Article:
Macellum of Pozzuoli
The Macellum of Pozzuoli (Italian: Macellum di Pozzuoli) was the macellum or market building of the Roman colony of Puteoli, now the city of Pozzuoli in southern Italy. When first excavated in the 18th century, the discovery of a statue of Serapis led to the building being misidentified as the city's serapeum or Temple of Serapis.
A band of borings or Gastrochaenolites left by marine Lithophaga bivalve molluscs on three standing marble columns indicated that these columns had remained upright over centuries while the site sank below sea level, then re-emerged. This puzzling feature was the subject of debate in early geology, and eventually led to the identification of bradyseism in the area, showing that the Earth's crust could be subject to gradual movement without destructive earthquakes.
The city of Dicearchia, founded by Greek refugees escaping dictatorship on Samos, was integrated into the Roman Empire as the city of Puteoli in 194 BC. The macellum or food market was built between the late first and early second century AD, and restored during the third century AD under the Severan dynasty.
The building was in the form of an arcaded square courtyard, surrounded by two-storey buildings. Shops lined the marble floored colonnade forming an arcade with 34 grey granite columns. The main entrance and vestibule were positioned on a main axis, which lined up across a tholos in the centre of the square to the exedra for worship which had a portico formed by four large cipollino marble columns. The exedra had three niches for statues of divinities giving protection to the market, including the sculpture of Serapis. The tholos in the centre of the square was a circular building standing on a podium reached by four symmetrically placed access stairways, with sixteen African marble columns supporting a domed vault. Marine animals decorated friezes around the base of the tholos. The courtyard had four secondary entrances on its longer sides, with latrines in the corners of the colonnade and four (probable) tabernae with their own external entrances as well as access from the arcade.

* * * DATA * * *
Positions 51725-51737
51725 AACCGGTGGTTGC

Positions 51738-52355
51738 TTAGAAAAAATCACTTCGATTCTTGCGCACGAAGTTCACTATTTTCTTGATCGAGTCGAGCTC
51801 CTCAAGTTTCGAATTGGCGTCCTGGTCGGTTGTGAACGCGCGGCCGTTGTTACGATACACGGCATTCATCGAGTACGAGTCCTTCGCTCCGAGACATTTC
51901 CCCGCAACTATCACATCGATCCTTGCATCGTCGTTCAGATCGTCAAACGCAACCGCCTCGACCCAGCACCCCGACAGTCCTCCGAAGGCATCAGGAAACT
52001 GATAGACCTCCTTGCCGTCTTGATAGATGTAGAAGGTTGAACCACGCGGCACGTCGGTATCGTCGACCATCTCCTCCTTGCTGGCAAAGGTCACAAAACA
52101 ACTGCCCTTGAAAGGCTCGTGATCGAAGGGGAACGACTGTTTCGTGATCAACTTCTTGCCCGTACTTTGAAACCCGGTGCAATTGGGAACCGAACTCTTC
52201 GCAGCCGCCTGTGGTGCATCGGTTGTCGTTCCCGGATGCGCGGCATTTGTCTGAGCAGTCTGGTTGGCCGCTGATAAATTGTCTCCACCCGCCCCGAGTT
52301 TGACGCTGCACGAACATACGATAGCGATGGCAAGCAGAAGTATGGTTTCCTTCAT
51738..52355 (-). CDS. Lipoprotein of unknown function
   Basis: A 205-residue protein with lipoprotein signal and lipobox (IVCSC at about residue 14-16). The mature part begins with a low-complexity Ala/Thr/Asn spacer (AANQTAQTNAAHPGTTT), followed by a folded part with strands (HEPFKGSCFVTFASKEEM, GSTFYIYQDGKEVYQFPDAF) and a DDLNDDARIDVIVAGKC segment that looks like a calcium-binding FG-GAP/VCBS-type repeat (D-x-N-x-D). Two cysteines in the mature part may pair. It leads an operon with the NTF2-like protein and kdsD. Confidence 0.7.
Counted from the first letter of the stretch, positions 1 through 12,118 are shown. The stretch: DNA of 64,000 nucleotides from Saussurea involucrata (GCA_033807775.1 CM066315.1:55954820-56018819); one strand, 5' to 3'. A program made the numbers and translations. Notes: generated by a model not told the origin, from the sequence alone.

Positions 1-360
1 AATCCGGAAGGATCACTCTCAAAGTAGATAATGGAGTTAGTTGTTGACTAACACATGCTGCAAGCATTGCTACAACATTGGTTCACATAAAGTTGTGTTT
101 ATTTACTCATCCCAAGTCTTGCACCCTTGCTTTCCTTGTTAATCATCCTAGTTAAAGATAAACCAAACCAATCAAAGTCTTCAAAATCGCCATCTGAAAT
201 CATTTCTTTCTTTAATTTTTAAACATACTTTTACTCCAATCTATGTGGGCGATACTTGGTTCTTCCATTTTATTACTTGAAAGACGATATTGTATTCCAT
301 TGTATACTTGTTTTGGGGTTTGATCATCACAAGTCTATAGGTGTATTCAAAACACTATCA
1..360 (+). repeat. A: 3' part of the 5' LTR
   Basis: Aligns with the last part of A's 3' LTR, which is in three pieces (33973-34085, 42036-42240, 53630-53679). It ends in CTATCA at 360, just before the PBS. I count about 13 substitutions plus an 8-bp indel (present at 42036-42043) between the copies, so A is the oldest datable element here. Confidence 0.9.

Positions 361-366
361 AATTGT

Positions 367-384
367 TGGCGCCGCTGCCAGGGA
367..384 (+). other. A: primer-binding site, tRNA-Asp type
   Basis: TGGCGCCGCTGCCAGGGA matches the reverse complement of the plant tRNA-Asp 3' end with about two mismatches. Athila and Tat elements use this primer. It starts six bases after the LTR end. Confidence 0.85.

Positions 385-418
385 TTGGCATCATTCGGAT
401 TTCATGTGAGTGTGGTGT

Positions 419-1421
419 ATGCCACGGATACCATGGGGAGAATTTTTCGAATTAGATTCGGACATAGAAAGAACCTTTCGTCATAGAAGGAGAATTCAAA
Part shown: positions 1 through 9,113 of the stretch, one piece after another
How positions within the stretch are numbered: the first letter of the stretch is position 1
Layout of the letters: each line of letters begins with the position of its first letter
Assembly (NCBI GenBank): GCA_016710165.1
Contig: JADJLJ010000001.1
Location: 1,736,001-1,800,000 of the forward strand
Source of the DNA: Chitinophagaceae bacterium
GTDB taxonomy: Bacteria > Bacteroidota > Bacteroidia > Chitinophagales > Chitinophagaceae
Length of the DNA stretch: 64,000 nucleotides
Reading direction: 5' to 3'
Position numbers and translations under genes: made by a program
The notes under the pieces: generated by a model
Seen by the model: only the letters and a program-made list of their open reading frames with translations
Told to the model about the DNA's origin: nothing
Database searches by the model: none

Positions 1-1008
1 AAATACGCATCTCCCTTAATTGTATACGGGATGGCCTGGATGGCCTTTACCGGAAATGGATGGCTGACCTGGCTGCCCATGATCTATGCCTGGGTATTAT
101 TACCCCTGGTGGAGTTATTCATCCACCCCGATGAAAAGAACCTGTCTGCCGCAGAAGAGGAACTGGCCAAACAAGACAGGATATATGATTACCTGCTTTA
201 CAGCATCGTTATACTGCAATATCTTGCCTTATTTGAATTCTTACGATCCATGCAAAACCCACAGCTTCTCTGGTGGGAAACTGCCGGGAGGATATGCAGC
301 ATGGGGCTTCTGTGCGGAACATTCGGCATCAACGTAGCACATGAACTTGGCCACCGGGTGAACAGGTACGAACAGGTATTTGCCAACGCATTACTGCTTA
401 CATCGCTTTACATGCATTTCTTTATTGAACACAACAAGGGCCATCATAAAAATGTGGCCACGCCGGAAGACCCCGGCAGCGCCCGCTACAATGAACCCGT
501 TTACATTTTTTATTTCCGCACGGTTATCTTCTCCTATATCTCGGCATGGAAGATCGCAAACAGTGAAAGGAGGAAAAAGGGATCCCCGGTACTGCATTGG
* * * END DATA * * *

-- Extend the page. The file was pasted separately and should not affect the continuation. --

Excavation and influence on geology
King Charles of Naples had excavations carried out between 1750 and 1756, exposing the three large cipollino marble columns which gave the site its name of the "three column vineyard". It attracted visits from antiquarians, among them William Hamilton whose Campi Phlegraei of 1776 showed a distant view of the buildings dry above sea level, and John Soane who "Went to the Temple of Jupiter Serapis" on 1 January 1779 and made rough sketches, as well as a plan of the complex, possibly copied from another drawing.
In 1798 Scipione Breislak described his fieldwork at the site in his Topografia fisica della Campania, and theorised about changes in sea level around that coast. He argued that the evidence did not support the suggestion of falling sea levels worldwide, but thought seismic explanations were inadequate as earthquakes notoriously shook buildings until they collapsed, and the columns were still standing. He concluded that there must have been undetectable movement of the crust of the Earth, but recognised that this was unsatisfactory as the cause could not be seen. In 1802 John Playfair, in his Illustrations of the Huttonian Theory of the Earth, used Breislak's descriptions to support James Hutton's ideas of slow changes, attributing the differing heights of water around the columns to "oscillations" in the level of the land.
Between 1806 and 1818 further excavations exposed the whole of the "Serapeum" or "Temple of Serapis". The excavations lost stratigraphic information in the deposits which had buried the building, but the band of borings or Gastrochaenolites left by marine Lithophaga bivalves on the three standing marble columns provided a good record of relative sea level variation.
The antiquarian Andrea di Jorio studied the ruins, and in 1817 published a guidebook to the Phlegraean Fields, with a map of the area which had many hot springs and volcanic craters as well as antiquarian sites including the supposed Temple. By this time the pavement was flooded by the sea, indicating a slight lowering of the land level. In 1820, he published a study of his Ricerche sul Tempio di Serapide, in Puzzuoli, including an illustration based on a drawing by John Izard Middleton showing the three columns with the bands affected by molluscs.